I think it's safe to assume that in the vastness of space, it's pretty rare for four very different types of cosmic travelers to meet, but that's basically what happened in this photo captured by European Space Agency payload system engineer Neil Melville as he prepared experiments for a November launch to the edge of space from Arctic Sweden.
The shot, released by the ESA this week, shows the red lights that make up part of a Swedish launch facility for rockets, which represent the only man-made space traveler shown.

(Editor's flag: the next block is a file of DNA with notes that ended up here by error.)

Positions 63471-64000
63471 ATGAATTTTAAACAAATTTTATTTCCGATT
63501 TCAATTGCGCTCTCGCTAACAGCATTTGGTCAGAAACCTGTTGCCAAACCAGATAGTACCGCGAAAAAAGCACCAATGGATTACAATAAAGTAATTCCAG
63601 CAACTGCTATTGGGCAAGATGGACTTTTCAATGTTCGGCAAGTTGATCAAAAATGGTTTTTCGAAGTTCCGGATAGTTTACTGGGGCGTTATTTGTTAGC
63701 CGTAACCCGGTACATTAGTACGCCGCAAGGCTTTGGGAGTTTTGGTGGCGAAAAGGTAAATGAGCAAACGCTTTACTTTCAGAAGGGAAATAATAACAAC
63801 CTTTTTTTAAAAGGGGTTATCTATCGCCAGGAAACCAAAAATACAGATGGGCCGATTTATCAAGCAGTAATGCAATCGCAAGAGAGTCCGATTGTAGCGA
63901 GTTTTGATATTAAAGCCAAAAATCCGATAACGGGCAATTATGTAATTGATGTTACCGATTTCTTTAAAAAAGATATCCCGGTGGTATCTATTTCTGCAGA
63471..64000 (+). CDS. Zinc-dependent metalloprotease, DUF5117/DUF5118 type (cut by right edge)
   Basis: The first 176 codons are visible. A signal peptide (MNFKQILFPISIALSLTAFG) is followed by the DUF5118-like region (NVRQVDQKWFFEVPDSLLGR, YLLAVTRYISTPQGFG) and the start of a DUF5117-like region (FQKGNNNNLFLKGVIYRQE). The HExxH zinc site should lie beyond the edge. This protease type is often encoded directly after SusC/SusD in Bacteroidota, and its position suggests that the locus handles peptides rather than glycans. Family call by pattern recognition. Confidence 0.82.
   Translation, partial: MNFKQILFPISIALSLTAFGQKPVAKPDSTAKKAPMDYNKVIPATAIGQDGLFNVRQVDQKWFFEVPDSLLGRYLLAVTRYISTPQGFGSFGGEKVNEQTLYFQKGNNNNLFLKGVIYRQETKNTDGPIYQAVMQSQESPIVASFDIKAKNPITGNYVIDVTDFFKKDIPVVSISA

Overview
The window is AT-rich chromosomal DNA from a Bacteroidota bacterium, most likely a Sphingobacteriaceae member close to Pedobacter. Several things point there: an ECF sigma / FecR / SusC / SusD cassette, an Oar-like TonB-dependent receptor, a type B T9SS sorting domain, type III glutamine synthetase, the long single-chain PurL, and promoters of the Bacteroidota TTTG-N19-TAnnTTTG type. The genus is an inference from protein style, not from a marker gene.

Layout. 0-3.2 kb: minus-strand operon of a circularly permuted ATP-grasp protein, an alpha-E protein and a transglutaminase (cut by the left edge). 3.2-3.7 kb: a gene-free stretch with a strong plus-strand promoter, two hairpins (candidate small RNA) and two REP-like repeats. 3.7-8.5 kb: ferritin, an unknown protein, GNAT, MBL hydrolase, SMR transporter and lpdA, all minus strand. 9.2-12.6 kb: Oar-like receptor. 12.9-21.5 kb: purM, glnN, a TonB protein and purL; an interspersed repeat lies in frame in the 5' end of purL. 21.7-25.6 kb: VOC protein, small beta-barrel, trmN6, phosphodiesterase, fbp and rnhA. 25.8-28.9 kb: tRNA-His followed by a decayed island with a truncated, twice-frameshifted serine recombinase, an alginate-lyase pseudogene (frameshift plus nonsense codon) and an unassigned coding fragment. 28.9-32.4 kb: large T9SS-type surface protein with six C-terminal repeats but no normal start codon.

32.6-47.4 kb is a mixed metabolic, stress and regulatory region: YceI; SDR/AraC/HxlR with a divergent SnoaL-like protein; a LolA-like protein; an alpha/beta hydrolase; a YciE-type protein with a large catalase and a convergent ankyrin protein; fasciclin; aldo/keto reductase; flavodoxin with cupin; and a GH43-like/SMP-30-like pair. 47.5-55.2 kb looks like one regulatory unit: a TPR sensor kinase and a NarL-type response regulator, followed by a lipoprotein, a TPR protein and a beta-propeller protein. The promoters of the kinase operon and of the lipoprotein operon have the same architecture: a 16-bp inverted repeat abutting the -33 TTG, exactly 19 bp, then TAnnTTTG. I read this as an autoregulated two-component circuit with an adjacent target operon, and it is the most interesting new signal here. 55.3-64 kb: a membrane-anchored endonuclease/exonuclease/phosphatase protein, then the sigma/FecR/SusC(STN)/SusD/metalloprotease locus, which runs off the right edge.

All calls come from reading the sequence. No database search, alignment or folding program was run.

Above them a meteor can be seen slicing through the Northern Lights, which are created by the interaction of cosmic rays traveling from the sun that interact with the atmosphere of the fourth visible space traveler in the shot -- the Earth itself.
"I was taking photos for a time-lapse video of the aurora and by complete chance a very bright meteor from the Taurid shower was caught in this frame," Melville said. "It left a very rare 'persistent train', meaning that the trail of ionized air was visible for several minutes."
It's rare to be so lucky with one shot, although astronauts aboard the International Space Station have certainly caught some comparably epic views when they've actually flown through auroras in orbit.